The Power of Decentralization in the MOOC


Editor’s note: This is the second in a series of four blogs on digital technology. Nishant Shah’s Annotation: In the last entry, I had suggested that instead of connectedness, what we really need to think about, in connected and digital learning, is the idea of distributedness. I had argued that the role of technology in MOOC environments is that of consolidation, and it is the act of consolidation that allows for the distributedness of learners, teachers, and resources to be sustained. Building upon this conversation, my colleague Mariam Haydeyan at the Leuphana Digital School, uses the

Advancing New Forms of Scholarship in Writing


I continue to think a great deal about how new media has grown the possibilities of our collective academic work. As the director of a Masters in Writing Studies Program at Kean University, I often reckon with how our traditional forms of scholarship are merely one reference point when considering how to produce and create new knowledge. As a result, I have for some time been a proponent of a more expansive sense of what writing might entail in the 21st century, and I have often spoken about “Writing-as-Making.” The digitized and computational environments of our

The Role of Technology in Digital Learning


Editor’s note: This is the first in a series of four blogs on digital learning. In their accidental and ironic hit Youtube song, “What does the Fox say?”, the Norwegian band Ylvis, who first produced it as an “anti-hit” production, takes up a school-book primer describing all the different noises that animals make, and make a critical intervention in this taxonomy of school-room sounds: But, there’s one sound that no one knows, what does the fox say? The viral hit song has been adopted by many different user-movements, who have used it to draw attention to

Book Lacks Digital Reading Details


The goal of “Words Onscreen,” Naomi S. Baron’s new book, is to account for the ways that “digital reading is reshaping our understanding of what it means to read” (p. xii). Baron argues that “digital reading is fine for many short pieces or for light content we don’t intend to analyze or reread,” but it “is less well suited for many longer works or even for short ones requiring serious thought” (p. xii). While Baron largely does an excellent job surveying the changes that new technologies have introduced to our reading habits — her demonstration of

Seeking the Next Steve Jobs


Most practitioners and education researchers argue that digital divides are still the biggest obstacle to ensuring that diverse populations of youth have a shot at becoming the next Steve Jobs. Among these divides are gaps in students’ digital skills. For example, studies find that teachers do not equally teach the same digital skills in Internet use, online collaboration, and digital production. But school technology rollouts in recent history suggest it’s more than just about skills. When in 2013, Los Angeles Unified School District (LAUSD) signed a $30 million deal with Apple to buy iPads for its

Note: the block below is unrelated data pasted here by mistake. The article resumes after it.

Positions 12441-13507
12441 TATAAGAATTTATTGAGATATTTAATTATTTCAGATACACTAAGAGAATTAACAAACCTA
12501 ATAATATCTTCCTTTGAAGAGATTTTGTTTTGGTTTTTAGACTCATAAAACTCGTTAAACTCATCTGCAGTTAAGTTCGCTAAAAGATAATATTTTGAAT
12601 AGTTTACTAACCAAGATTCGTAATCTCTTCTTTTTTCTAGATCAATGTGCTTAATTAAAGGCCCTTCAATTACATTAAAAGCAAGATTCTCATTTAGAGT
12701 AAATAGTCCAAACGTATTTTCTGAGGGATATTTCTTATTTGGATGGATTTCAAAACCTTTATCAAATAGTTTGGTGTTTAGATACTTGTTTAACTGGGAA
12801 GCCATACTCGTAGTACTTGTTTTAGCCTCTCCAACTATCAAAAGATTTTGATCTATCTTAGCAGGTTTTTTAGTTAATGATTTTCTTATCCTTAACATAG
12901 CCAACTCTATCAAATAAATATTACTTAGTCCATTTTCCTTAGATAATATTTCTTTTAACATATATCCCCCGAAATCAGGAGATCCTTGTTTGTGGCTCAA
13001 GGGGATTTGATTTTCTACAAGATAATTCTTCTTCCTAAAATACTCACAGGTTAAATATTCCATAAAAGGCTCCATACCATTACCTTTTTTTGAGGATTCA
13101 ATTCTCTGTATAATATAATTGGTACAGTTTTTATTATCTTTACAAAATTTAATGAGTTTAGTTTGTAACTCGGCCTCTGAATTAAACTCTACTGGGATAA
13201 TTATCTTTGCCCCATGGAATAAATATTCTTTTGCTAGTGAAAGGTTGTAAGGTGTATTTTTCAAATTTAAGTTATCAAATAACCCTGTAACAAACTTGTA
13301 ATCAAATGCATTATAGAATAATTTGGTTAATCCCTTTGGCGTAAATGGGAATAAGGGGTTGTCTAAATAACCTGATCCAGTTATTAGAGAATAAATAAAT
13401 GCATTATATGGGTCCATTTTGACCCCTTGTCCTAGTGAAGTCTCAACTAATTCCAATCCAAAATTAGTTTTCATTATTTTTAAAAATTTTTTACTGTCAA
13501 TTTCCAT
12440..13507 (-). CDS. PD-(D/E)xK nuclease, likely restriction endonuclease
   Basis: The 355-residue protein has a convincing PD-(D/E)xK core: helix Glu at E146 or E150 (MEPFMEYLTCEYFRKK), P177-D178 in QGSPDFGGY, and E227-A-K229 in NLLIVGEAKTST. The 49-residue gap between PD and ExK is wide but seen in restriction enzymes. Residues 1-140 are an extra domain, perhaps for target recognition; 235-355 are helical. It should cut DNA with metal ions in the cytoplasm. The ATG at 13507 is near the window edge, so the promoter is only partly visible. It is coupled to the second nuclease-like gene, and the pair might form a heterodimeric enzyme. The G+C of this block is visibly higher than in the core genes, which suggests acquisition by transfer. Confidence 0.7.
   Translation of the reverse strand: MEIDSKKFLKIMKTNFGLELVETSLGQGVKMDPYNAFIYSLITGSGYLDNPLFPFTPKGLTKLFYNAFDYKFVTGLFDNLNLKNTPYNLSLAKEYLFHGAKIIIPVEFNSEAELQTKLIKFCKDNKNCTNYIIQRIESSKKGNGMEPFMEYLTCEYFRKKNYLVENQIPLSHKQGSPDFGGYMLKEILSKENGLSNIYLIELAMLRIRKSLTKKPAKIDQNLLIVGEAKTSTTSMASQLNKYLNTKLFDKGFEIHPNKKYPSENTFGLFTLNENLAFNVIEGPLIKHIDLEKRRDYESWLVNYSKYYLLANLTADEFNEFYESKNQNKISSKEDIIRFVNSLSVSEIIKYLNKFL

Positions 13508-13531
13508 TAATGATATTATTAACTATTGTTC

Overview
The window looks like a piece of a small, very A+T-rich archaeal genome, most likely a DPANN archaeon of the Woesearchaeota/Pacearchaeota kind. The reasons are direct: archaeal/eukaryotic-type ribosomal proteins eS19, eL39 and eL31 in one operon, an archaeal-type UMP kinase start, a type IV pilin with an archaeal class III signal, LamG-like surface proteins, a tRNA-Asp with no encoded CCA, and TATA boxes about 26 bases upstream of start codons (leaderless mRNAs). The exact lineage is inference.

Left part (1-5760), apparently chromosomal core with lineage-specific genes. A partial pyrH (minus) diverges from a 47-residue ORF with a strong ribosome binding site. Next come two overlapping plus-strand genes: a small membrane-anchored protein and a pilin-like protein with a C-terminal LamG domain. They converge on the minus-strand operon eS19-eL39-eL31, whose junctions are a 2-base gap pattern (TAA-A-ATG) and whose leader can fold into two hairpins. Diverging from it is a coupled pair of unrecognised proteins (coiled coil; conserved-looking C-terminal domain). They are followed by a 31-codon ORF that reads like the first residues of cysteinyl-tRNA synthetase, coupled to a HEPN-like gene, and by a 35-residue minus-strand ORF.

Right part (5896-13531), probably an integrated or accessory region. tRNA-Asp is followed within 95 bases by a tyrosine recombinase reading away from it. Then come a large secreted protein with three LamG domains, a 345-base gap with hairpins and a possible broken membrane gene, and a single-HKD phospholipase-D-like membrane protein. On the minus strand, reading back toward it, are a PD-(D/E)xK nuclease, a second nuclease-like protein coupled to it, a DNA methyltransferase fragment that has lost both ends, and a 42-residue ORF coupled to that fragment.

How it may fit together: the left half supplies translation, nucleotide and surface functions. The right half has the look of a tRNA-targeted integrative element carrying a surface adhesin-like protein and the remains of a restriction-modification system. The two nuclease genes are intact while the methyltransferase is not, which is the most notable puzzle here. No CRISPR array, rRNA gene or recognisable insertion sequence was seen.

Setting an Agile School Rhythm


When I moved out of the classroom a few years ago, one of the things I missed immediately was the imposed rhythm of the school year. There’s something inherently useful about knowing everyone’s on the same page. Staff and students alike know what’s coming next, with peaks and troughs of activity evident through a glance at the calendar. Over recent years there have been moves which, for better or worse, could alter this imposed rhythm. An increased focus on personalisation, more opportunities for blended/flipped learning, and concerns about student regression after the long summer break, mean

A Call for Algorithmic Studies


Digital technology and its modes of production, representation, distribution, and circulation remodel the conditions of possibility: the definition of Being, the structuring of the Social, the instrumentalization of the Political, the animation of the Cultural. They re-tool — and in many ways manufacture anew — the very nature of life itself. Even Bruno Latour and Eduardo Viveiros de Castro, among others, comment on the growing indistinguishability between humanity and animality, a binary which the technological unhinges. Digital technologies create this third condition with the human and the animal in its developing sensorial capacities and evolutionary “smartness”; in its taction to our flesh and fusion with our skin

Eating Robots: Data Diets and Hungry Algorithms


What do robots eat? Contemporary digital data analytics systems feed on a diet of data produced through human activity. Through this feeding, robotic machines receive the informational nutrition required for their own development: to become smarter, more aware of their environment, more responsive and adaptive in their interactions with people. By eating human data, robots are learning. Feeding Societies The claim that we now live in a consumer society has become commonplace in academic research. People have become voracious consumers, but also, through their participation in social media environments, present themselves as desirable commodities for the